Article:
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Editorial: Voucher supporters should revisit N.C.’s Constitution

If Wake County Superior Court Judge Robert Hobgood’s ruling finding the state’s new school voucher program unconstitutional caught you off guard, it shouldn’t have.

The editorial board for the Fayetteville Observer writes Hobgood’s decision was not only correct, it was the only ruling that should have been handed down from the bench. Here’s more from Friday’s editorial in the Observer:

School-vouchersNo surprise: Wake Superior Court Judge Robert Hobgood ruled exactly as he had to. North Carolina’s school voucher program is unconstitutional.

A fourth-grade remedial-reading student could have predicted that. Article IX, Section 6 of the N.C. Constitution leaves no wiggle room. Education funding “shall be faithfully appropriated and used exclusively for establishing and maintaining a uniform system of free public schools.” There’s no footnote about funding private schools.

Voucher proponents say they’ll immediately appeal to higher courts. They’re likely wasting their time, although judicial surprises certainly aren’t rare.

We’re not opposed to measures that help low-income families send their children to private schools, especially in situations where the public schools aren’t providing the quality education that they need. But the program has to be legal.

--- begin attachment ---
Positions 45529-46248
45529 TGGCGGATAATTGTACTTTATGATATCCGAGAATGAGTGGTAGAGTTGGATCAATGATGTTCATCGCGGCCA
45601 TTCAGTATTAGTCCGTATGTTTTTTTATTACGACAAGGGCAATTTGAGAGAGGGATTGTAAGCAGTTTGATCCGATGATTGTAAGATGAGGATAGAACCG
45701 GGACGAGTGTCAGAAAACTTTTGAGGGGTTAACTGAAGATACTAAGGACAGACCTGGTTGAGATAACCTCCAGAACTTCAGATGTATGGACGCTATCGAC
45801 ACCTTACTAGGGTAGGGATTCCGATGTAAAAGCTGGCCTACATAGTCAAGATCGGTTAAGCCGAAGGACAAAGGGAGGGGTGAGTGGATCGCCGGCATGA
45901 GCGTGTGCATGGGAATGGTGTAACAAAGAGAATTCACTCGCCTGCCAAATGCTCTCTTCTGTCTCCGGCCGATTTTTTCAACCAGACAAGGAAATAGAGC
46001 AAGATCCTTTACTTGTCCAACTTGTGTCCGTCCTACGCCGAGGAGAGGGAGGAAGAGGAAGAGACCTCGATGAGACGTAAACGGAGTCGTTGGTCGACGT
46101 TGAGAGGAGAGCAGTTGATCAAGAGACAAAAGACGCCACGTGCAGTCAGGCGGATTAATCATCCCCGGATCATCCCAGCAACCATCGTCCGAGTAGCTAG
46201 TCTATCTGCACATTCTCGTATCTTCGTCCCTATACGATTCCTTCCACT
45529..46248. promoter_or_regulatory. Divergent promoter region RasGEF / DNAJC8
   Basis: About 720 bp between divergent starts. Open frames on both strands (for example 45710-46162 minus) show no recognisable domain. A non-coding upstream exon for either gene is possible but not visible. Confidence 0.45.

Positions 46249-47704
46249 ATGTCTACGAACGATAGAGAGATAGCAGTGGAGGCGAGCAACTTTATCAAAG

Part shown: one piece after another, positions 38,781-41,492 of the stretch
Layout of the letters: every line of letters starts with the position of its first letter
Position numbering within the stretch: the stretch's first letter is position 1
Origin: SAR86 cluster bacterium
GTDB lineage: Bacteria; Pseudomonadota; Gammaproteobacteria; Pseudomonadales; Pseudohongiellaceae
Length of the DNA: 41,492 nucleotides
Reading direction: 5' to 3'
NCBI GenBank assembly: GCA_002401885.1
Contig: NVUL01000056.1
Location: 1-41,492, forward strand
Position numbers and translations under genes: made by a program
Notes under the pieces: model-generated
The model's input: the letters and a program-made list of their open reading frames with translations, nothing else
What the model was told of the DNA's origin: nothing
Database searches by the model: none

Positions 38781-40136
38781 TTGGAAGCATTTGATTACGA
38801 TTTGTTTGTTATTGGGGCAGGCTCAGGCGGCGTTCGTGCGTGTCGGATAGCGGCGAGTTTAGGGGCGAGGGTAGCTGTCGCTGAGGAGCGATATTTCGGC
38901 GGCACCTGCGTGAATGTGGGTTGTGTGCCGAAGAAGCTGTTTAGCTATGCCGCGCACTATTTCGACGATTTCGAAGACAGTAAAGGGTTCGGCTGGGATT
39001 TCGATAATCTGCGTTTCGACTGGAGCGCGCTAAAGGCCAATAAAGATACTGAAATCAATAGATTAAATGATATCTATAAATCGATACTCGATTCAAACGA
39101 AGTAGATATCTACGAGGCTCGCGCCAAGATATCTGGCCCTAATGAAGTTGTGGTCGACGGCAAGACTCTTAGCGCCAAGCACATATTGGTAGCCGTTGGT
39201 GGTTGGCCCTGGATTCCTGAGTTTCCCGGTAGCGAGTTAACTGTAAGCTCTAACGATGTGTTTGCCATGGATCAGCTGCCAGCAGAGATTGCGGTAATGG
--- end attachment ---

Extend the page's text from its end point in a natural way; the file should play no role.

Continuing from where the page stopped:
Florida faced the same constitutional question and created a court-approved voucher program that gives tax credits instead of direct payments. The program is popular and appears successful.

North Carolina voucher proponents were fully briefed on the Florida program, but chose instead to do something the courts quickly overturned. Maybe we need some remedial classes at the General Assembly.

One Comment


  1. Jeff Bishop

    August 23, 2014 at 9:40 am

    “Florida faced the same constitutional question and created a court-approved voucher program that gives tax credits instead of direct payments.”

    Um, no, they didn’t. Florida, like most states (but not NC), has a Blaine Amendment specifically forbidding the government to spend any public money “directly or indirectly in aid of any church, sect, or religious denomination or in aid of any sectarian institution.” Most private schools being religious or sectarian, that poses a very, very different constitutional problem for school voucher than your strained reading of Article IX, Section 6.

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